By that I mean, what kind of books are you prone to choosing?
There’s a constancy of business books in my diet, so much so that new titles leap off bookstore shelves at me because I am so familiar with what has already been there. But lucky for me, it seems that other people gently prod me into reading different things, and when I do I am so exceptionally grateful that I took their advice and introduced the needed variety into my spirit.
Lately it’s been my son, or I should more accurately say his English teacher. Zach is a senior in high school, and I’ve begun to read the book assignments he gets in English class when he’s done with them. He just gave me A Thousand Acres by Jane Smiley, a book I would’ve never chosen on my own. Others are books that I’m reading for the second time, having done long-forgotten book reports on them when I was in school. But now, reading them again as an adult, they seem brand new, and of course there’s a world of difference in my own appreciation of them.
How about this surprise: A friend recommended I read The Alchemist, by Paulo Coelho. I waited for a month for it to come in, then after finishing it, discovered Zach had a copy buried under the junk on his closet floor, unceremoniously tossed down in relief after he finished his current class discussions on it. I picked it up and leafed through it, and found that we had underlined this same passage, him in his copy, me in mine:
“Intuition is really a sudden immersion of the soul into the universal current of life, where the histories of all people are connected, and we are able to know everything, because it’s all written there.”
While I was writing Managing with Aloha I’d get gifts from friends sweetly encouraging me with writer’s books, like Carolyn See’s The Making of a Literary Life, and Anne Lamott’s Bird by Bird. Both are books I cannot recommend more highly whether you’re a writer or not, for they are simply great reads. Both are written with this generosity: reading them, you really feel like the authors want you to succeed beyond your wildest dreams.
I remember picking up Mitch Albom’s The Five People You Meet in Heaven when it first came out, after one of those periods where I had breezed through a veritable Wall Street parade of business books. I had run into one of my employees while I was killing time in Borders one day, and he said, “Rosa, do us all a favor and buy a light-hearted book this time, okay?” When I latched onto a great book my managers would get excerpts to read, and I’d evangelize about it to everyone who’d listen — so he was right; I’d gotten way too serious and was in desperate need of some diversity in my reading.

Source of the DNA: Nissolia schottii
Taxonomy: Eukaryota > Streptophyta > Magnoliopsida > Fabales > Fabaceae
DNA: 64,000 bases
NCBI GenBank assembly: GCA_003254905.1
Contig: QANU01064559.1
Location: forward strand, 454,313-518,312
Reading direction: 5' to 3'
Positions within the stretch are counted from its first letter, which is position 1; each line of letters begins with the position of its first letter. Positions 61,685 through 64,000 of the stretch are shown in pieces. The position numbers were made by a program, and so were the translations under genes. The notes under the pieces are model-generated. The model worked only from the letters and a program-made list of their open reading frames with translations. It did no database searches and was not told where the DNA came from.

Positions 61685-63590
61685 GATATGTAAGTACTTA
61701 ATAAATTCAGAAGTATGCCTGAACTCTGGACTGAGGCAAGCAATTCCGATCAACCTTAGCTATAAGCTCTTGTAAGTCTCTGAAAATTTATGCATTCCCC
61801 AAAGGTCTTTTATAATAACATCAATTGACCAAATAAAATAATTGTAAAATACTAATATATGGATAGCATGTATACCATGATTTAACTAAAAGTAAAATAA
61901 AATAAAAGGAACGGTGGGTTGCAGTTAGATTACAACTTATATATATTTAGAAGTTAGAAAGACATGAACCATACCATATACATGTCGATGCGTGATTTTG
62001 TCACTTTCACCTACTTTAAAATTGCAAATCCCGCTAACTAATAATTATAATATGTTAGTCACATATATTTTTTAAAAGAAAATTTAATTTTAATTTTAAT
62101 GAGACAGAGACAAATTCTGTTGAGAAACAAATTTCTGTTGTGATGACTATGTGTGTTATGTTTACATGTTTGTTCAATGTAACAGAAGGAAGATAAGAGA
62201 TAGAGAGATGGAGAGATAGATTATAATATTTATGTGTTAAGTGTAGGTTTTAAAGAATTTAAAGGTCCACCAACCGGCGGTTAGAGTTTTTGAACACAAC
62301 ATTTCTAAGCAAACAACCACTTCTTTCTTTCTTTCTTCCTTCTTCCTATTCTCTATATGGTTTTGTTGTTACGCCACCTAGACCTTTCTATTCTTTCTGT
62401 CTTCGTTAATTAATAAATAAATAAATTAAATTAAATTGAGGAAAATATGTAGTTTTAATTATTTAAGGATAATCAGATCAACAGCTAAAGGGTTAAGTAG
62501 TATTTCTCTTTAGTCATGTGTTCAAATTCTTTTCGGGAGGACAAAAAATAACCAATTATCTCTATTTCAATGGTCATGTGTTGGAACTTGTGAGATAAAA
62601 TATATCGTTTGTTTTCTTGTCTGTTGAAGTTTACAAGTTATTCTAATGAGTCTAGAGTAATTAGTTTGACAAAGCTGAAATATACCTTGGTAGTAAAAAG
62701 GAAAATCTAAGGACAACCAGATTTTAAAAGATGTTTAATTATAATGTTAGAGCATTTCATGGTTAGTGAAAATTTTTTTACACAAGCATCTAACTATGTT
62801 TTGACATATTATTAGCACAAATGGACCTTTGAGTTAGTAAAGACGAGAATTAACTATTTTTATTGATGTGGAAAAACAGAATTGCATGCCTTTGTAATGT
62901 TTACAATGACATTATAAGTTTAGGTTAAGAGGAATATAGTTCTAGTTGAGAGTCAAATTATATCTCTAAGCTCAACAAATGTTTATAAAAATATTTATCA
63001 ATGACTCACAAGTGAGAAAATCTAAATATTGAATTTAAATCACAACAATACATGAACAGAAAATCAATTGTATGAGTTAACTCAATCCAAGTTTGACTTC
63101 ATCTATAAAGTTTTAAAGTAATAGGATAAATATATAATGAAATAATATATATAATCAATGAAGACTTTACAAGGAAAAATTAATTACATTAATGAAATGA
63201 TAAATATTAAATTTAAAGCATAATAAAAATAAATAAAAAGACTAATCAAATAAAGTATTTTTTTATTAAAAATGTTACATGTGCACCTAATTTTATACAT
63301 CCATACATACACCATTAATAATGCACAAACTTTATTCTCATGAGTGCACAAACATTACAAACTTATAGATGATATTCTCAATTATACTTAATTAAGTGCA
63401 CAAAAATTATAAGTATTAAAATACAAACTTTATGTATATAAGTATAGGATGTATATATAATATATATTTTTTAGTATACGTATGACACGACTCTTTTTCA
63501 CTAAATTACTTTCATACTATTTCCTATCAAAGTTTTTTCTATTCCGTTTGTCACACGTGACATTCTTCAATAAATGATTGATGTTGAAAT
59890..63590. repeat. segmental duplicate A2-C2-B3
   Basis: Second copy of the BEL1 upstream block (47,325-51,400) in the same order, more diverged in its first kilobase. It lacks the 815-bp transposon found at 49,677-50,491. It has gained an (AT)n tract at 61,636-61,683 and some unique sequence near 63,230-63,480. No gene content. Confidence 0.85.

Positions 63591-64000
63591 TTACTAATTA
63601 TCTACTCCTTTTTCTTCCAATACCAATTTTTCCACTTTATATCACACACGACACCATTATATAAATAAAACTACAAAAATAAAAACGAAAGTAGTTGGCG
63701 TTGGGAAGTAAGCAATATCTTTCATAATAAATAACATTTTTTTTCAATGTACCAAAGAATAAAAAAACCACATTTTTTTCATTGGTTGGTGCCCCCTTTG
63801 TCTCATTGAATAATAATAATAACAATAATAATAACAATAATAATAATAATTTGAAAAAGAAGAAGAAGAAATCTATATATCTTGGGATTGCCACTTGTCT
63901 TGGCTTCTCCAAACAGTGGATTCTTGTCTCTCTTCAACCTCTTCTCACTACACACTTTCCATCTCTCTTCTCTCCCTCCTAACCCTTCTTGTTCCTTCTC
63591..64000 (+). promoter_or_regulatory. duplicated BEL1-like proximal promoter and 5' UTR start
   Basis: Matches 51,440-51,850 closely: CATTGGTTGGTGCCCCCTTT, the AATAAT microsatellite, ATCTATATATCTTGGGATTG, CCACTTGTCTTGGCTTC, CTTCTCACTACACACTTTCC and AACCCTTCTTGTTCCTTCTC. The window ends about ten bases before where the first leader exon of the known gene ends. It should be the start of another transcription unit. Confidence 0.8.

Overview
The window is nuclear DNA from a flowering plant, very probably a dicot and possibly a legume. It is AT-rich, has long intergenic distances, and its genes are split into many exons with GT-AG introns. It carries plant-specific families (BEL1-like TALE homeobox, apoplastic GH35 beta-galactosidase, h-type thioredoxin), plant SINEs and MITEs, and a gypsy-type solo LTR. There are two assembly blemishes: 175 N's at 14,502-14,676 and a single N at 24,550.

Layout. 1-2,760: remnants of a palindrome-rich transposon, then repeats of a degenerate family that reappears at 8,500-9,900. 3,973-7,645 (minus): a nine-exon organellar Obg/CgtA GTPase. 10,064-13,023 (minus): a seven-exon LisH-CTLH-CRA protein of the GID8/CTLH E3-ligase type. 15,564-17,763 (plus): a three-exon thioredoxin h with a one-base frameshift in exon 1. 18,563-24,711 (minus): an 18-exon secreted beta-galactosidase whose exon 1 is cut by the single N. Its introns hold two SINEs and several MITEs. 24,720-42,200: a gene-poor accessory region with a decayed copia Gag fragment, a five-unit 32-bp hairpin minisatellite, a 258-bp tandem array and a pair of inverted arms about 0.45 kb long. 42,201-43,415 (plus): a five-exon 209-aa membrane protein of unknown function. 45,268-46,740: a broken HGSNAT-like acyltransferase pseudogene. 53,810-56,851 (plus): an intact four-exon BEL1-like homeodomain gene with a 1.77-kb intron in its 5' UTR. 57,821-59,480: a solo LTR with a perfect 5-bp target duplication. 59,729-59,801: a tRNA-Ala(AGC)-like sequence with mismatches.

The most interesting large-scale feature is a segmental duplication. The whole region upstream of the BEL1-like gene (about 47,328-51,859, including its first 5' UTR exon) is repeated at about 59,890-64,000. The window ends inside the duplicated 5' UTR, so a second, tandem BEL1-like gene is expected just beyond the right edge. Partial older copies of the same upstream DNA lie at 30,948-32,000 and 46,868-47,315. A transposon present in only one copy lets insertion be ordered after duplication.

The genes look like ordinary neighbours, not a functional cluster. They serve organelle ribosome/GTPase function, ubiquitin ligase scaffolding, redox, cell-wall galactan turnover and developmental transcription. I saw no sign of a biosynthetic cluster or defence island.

Well, I wouldn’t call Albom’s book light-hearted, but I took it home that afternoon and absolutely devoured it. It had been much too long since I’d read good fiction, and that story was like a drug given to someone who’d gone through a long and painful withdrawal. What a gem it turned out to be! So much richness, drama, color and imagination is packed in such a small book. Couldn’t put it down once I’d started it, and I finished it entirely in an afternoon and evening’s time sunk into the comfort of my living room couch, skipping my own dinner and leaving the rest of my family to fend for themselves. About a year ago I read it again, this time more slowly, savoring every word and every picture in my mind. I refused to watch the highly hyped TV story that came out on it because I wasn’t willing to mess with the imagery I have locked in my own imagining.
I gave that book to everyone that Christmas after the first reading: and I do mean, everyone, every age. They’ll love it one day.
So what about you? How do you choose your books? What are you most inclined to read? Share your picks with us.